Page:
Pollard, 35, has been on the dating scene since he separated 15-months ago. Even though he is making connections during this pandemic, he says his main source of personal interactions have been through video chats – which are not the greatest way to strike up a new relationship.

“I guess one option to date is to meet somebody, maybe at a Tim Hortons and you stagger your vehicles across a couple parking lines,” he says. “But it’s difficult because unless you’re in close proximity with somebody, it’s hard to sort of pick up on them.”

Virtual dating through in-app video chats, calls and live streaming are certainly seeing an uptick.

eHarmony started rolling out video chat features just a few months ago, now citing a 27 per cent increase in video messages in April compared to March. According to technology blog TechCrunch, Facebook announced that it’s launching a virtual dating feature over Messenger for it’s dating app users in the near future. Dating site Match.com launched a video chat feature last month that allows users who have already matched to connect over video calls.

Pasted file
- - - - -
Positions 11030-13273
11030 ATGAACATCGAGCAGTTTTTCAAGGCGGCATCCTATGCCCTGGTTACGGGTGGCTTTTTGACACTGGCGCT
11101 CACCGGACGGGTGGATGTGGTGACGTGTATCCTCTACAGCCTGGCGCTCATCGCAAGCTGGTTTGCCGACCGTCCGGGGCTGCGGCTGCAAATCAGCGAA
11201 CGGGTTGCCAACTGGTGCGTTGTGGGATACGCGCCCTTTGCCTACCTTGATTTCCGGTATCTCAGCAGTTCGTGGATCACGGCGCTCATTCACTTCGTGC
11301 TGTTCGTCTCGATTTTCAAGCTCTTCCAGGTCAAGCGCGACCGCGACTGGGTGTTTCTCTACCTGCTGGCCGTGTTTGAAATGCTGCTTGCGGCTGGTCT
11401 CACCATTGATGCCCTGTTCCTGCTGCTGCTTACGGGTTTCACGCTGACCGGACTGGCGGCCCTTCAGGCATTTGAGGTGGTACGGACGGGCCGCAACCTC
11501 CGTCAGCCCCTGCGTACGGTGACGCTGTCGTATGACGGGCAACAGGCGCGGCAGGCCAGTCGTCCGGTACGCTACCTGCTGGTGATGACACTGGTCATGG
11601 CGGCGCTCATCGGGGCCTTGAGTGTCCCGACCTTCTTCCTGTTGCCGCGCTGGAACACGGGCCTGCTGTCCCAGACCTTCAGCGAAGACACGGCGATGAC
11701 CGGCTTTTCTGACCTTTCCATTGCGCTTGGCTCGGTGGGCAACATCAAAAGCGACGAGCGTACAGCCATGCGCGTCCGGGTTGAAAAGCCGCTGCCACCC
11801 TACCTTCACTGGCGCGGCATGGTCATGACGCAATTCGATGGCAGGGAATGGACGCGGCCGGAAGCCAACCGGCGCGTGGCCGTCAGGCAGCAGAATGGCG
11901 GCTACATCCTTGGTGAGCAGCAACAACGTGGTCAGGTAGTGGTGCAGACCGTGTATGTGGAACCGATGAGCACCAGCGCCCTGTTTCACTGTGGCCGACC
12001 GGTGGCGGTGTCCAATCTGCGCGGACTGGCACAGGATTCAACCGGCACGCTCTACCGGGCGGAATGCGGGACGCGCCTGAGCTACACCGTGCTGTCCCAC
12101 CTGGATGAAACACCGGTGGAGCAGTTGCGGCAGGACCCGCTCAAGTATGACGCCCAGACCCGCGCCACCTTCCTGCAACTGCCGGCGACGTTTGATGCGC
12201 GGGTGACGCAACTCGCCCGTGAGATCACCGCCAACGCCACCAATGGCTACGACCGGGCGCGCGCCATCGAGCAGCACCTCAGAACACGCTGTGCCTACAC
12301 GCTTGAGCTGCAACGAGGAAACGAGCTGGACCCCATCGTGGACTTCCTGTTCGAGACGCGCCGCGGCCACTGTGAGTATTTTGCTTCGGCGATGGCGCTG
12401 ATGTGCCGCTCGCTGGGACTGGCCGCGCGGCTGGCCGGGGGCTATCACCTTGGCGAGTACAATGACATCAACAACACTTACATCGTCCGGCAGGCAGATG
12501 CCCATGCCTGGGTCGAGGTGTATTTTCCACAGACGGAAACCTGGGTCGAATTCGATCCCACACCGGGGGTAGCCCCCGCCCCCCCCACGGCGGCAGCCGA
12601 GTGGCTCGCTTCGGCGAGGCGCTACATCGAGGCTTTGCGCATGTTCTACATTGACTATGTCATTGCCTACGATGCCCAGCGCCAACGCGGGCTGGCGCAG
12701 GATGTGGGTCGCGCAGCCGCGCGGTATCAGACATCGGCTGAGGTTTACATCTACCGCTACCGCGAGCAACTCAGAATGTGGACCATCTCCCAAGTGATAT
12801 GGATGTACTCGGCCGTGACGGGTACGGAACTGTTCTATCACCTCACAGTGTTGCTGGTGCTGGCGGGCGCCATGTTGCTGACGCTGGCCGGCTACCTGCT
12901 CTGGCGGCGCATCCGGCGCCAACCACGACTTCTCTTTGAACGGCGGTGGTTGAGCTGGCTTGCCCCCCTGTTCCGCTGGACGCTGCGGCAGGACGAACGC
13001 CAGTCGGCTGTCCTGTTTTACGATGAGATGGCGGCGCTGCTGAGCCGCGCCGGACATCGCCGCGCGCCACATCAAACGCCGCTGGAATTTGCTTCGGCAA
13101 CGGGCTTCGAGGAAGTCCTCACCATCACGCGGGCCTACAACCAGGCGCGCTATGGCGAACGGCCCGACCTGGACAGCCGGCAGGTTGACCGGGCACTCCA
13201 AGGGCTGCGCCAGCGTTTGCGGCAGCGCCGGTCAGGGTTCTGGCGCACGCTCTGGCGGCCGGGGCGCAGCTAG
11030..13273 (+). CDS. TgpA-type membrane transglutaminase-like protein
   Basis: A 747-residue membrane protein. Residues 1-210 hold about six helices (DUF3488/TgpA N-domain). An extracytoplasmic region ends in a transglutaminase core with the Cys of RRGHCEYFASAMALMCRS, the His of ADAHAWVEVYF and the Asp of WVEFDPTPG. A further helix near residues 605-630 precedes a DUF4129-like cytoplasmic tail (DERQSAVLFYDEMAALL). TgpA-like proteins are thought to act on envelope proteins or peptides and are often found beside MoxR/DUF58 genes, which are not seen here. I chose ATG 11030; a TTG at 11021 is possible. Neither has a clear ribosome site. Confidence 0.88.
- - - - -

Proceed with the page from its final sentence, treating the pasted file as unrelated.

But people like Maclean say that type of face-time is not what they’re after.

“I’m still that person that needs to have a little more info before I even want to video chat with you,” she says. “I feel like I would like to text somebody a little more. I need that little bit of, get to know you on the phone, kind of anonymously before we’re actually face-to-face.”

Deborah Mecklinger with Walk the Talk Coaching is a personal coach and relationship expert in Toronto. She says for people like Maclean who might crave that in-person meeting, for now, virtual meetings can serve as an opportunity to be more creative and think outside the box.

“I think, in part, there will be a massive adaptation and new ways of engaging with one another,” she says. “Once you start to do the face-to-face, and video chat …it’s one of those things that you learn how to read [someone]. And you do pick up the vibe and develop different ways of reading people, and it does add up.”

She adds to try and get as comfortable as you can by text and then “maybe making the first call a really short one.”

Getting more comfortable whether online or in-person is something that comes with knowing your potential partner. And if you’ve been dating a while and have not seen your partner, Furness has this advice.